Happy Little Accidents: The Happenstance Finding of Obscured Growing Supermassive Black Holes with Chandra
We are delighted to welcome Erini Lambrides from Johns Hopkins University (JHU) in Baltimore Maryland as a guest blogger. She is the first author of a paper in the Astrophysical Journal that is the subject of our latest press release. Erini is a PhD candidate at JHU in the Department of Physics and Astronomy and will be defending her thesis next year. Prior to starting her PhD, she spent a year as a research assistant at Gemini Observatory North, and a year as a research assistant at the American Museum of Natural History in NYC. She got her BS with Honors in Physics at the University of Rochester. She was awarded a NASA Maryland Space Grant Fellowship to fund her PhD and outreach efforts. Her research is focused on quantifying the extent and impact of AGN-host galaxy co-evolution.
When one normally thinks of the scientific method, the following mantra rooted in elementary school days comes to mind: The Question, The Research, The Hypothesis, The Data, The Conclusion. Neatly lined, linear steps that seemingly underpin the entirety of humanity’s quest for knowledge about our physical world. I learned this when I was ten years old, but nearly twenty years later, as I trundle along my own scientific journey, I’ve learned that the steps of the scientific method more resemble an M.C. Escher painting.
My group and I have recently completed work on a peculiar class of astrophysical objects: growing supermassive black holes that are embedded in a thick cocoon of gas and dust. This work is exciting because we discovered that this particularly difficult-to-observe class of objects can be detected in greater numbers than previously thought. However, when I started this work, my goal was not to find these objects, nor was it even about this class of objects!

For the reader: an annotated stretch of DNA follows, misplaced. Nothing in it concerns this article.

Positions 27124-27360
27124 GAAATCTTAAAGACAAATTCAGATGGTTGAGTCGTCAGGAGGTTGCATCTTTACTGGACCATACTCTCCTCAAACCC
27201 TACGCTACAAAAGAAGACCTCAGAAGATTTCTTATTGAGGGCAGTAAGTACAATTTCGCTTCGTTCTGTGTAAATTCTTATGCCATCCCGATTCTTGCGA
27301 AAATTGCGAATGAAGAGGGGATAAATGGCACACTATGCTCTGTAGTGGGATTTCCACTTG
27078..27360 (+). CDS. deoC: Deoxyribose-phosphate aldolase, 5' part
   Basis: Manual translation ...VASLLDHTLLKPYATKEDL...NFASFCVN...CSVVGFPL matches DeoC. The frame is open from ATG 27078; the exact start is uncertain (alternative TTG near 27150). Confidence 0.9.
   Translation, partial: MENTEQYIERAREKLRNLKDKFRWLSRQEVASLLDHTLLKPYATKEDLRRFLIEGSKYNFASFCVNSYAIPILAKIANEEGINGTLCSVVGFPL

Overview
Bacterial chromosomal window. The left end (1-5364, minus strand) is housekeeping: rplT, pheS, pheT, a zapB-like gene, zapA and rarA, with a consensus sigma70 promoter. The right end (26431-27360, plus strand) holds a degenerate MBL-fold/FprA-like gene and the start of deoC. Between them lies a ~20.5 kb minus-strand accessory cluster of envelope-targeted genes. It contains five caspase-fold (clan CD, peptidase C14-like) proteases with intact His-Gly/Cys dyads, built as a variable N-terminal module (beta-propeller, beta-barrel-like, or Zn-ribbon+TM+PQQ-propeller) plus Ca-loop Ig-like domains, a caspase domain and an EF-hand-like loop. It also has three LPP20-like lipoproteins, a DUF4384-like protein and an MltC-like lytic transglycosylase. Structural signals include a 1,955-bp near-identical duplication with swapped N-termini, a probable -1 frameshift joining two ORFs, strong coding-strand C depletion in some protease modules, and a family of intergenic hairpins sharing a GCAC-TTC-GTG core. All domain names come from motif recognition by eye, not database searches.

Initially, I was embarking on a study to test a prediction on how rapidly growing supermassive blackholes, aka, active galactic nuclei (AGN), form in the Universe. I wanted to know if AGN are more likely to live in galaxies that have just undergone a collision with another galaxy, or if they are more likely to live in single, isolated galaxies. This is a question that has caused debate in the astronomical community for decades, and still remains unanswered today. On the way to answering this question with my deep set of galaxy observations, I stumbled across something very peculiar.
In order to test galaxy evolution theories that explain how AGN are formed, we must start with a sample of the most common types of AGN. An easy way to do this is to use an X-ray-selected sample (meaning we identify them primarily by their X-rays). X-ray photons are particularly telling of the existence of AGN due to the high energies that are required to produce them. X-ray information even helps us find less-powerful AGN, which is much more difficult to do in other wavelengths. Thus, by starting with a sample based in the X-ray regime, we are able to probe the weakest to the most powerful types of AGN.